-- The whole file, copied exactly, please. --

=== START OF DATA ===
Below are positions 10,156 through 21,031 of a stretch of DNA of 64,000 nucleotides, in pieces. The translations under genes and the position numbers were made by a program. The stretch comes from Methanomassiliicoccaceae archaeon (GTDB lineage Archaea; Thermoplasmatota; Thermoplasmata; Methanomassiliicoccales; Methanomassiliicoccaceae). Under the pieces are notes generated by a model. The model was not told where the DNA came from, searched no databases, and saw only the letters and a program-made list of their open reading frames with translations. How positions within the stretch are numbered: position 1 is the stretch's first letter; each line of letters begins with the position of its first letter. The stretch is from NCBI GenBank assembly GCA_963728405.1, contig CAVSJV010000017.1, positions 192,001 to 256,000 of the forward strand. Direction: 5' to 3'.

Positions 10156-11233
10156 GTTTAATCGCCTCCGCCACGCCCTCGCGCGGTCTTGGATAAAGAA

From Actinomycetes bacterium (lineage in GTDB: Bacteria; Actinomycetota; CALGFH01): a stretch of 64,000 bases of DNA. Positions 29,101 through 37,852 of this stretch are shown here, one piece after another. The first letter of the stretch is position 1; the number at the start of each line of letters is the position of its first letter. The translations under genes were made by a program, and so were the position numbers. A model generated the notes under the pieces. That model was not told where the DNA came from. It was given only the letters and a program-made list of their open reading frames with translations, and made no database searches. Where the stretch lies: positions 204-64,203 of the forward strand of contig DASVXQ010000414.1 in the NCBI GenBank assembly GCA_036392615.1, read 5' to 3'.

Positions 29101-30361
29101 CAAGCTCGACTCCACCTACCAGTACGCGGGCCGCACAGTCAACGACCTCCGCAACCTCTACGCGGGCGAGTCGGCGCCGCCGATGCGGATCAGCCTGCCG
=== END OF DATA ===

Below are positions 10,156 through 21,031 of a stretch of DNA of 64,000 nucleotides, in pieces. The translations under genes and the position numbers were made by a program. The stretch comes from Methanomassiliicoccaceae archaeon (GTDB lineage Archaea; Thermoplasmatota; Thermoplasmata; Methanomassiliicoccales; Methanomassiliicoccaceae). Under the pieces are notes generated by a model. The model was not told where the DNA came from, searched no databases, and saw only the letters and a program-made list of their open reading frames with translations. How positions within the stretch are numbered: position 1 is the stretch's first letter; each line of letters begins with the position of its first letter. The stretch is from NCBI GenBank assembly GCA_963728405.1, contig CAVSJV010000017.1, positions 192,001 to 256,000 of the forward strand. Direction: 5' to 3'.

Positions 10156-11233
10156 GTTTAATCGCCTCCGCCACGCCCTCGCGCGGTCTTGGATAAAGAA

From Actinomycetes bacterium (lineage in GTDB: Bacteria; Actinomycetota; CALGFH01): a stretch of 64,000 bases of DNA. Positions 29,101 through 37,852 of this stretch are shown here, one piece after another. The first letter of the stretch is position 1; the number at the start of each line of letters is the position of its first letter. The translations under genes were made by a program, and so were the position numbers. A model generated the notes under the pieces. That model was not told where the DNA came from. It was given only the letters and a program-made list of their open reading frames with translations, and made no database searches. Where the stretch lies: positions 204-64,203 of the forward strand of contig DASVXQ010000414.1 in the NCBI GenBank assembly GCA_036392615.1, read 5' to 3'.

Positions 29101-30361
29101 CAAGCTCGACTCCACCTACCAGTACGCGGGCCGCACAGTCAACGACCTCCGCAACCTCTACGCGGGCGAGTCGGCGCCGCCGATGCGGATCAGCCTGCCG